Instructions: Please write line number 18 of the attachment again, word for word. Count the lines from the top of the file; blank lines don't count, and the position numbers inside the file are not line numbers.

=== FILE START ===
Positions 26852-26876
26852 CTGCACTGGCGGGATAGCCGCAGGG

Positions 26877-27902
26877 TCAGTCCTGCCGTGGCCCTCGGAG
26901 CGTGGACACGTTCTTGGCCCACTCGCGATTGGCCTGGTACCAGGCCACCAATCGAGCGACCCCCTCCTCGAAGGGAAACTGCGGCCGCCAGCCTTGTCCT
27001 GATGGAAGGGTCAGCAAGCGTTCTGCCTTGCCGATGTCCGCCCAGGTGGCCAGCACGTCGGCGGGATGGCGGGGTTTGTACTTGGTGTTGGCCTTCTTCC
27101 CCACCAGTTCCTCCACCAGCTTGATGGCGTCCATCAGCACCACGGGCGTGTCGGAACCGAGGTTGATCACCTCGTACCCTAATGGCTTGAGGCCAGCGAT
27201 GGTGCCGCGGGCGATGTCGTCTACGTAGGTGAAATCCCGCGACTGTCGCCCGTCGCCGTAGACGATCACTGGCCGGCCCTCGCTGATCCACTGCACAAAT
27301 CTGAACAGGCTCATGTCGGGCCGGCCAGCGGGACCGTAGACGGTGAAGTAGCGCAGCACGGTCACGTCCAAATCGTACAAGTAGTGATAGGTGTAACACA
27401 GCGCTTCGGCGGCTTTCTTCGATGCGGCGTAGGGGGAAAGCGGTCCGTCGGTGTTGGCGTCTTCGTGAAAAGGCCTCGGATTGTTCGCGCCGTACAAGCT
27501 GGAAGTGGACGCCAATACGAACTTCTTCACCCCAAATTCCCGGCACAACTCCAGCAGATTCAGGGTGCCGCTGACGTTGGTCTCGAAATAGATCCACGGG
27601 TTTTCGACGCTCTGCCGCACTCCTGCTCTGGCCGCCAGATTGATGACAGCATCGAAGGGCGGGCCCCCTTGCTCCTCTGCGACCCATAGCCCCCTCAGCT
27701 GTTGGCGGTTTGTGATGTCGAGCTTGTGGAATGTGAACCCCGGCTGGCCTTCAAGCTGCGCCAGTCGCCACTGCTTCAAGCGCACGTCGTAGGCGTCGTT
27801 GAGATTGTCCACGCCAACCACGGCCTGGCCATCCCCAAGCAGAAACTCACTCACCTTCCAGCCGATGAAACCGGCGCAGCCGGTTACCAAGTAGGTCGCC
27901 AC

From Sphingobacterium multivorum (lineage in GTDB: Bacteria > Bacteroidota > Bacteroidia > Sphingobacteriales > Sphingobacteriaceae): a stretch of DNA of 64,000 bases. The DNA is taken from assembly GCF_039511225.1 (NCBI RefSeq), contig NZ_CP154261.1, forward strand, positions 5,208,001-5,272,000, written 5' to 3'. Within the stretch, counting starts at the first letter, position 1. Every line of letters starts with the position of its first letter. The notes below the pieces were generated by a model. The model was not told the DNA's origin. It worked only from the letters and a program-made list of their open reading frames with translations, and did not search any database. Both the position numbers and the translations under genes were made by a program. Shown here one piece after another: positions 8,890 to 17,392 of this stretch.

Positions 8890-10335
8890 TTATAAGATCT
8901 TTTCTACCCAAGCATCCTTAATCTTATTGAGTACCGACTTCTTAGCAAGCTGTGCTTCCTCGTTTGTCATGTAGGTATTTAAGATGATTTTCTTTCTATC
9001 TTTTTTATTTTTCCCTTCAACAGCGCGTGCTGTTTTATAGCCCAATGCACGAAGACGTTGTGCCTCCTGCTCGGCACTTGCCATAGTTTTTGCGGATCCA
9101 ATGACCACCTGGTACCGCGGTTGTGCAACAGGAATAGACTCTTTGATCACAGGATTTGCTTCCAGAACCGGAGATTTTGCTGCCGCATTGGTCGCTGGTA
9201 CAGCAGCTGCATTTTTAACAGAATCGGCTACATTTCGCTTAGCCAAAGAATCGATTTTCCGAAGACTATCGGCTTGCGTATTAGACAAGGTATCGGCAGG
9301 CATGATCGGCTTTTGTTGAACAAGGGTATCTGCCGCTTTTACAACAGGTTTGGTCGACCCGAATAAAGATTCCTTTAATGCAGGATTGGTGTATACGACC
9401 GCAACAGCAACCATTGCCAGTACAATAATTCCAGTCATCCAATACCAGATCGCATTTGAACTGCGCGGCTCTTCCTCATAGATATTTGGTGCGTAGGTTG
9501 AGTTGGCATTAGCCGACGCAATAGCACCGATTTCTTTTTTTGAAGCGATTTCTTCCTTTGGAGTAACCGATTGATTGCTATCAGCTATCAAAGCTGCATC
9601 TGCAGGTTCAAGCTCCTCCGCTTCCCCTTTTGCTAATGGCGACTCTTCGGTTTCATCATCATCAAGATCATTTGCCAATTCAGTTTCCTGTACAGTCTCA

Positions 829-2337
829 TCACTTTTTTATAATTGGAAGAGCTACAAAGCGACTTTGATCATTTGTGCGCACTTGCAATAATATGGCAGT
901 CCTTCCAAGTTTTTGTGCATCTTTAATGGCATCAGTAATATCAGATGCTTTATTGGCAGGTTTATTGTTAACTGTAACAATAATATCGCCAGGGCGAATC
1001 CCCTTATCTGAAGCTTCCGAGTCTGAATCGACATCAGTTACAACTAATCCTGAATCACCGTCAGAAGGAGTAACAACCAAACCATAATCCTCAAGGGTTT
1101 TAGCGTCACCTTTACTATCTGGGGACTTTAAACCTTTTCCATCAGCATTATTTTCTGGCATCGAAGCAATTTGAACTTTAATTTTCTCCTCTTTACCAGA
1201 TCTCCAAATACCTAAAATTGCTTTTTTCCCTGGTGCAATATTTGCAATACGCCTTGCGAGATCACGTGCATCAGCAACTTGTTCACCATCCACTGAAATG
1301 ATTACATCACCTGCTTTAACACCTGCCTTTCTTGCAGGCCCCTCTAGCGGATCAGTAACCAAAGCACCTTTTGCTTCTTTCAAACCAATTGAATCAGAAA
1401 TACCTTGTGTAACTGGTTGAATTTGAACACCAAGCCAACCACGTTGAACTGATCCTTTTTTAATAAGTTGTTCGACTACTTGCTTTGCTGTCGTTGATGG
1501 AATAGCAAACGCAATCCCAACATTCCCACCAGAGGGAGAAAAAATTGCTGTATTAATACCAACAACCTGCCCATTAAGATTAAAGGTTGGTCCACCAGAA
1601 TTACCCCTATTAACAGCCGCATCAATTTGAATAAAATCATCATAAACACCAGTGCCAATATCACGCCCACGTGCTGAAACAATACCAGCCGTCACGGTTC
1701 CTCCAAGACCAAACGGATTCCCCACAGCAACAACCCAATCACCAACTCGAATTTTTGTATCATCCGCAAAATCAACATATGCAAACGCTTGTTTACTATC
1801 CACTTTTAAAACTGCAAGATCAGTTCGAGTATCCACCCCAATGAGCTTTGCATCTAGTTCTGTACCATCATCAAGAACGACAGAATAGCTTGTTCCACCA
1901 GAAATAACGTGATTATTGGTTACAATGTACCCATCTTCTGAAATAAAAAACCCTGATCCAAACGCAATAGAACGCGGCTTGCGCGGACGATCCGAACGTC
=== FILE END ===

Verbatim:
8890 TTATAAGATCT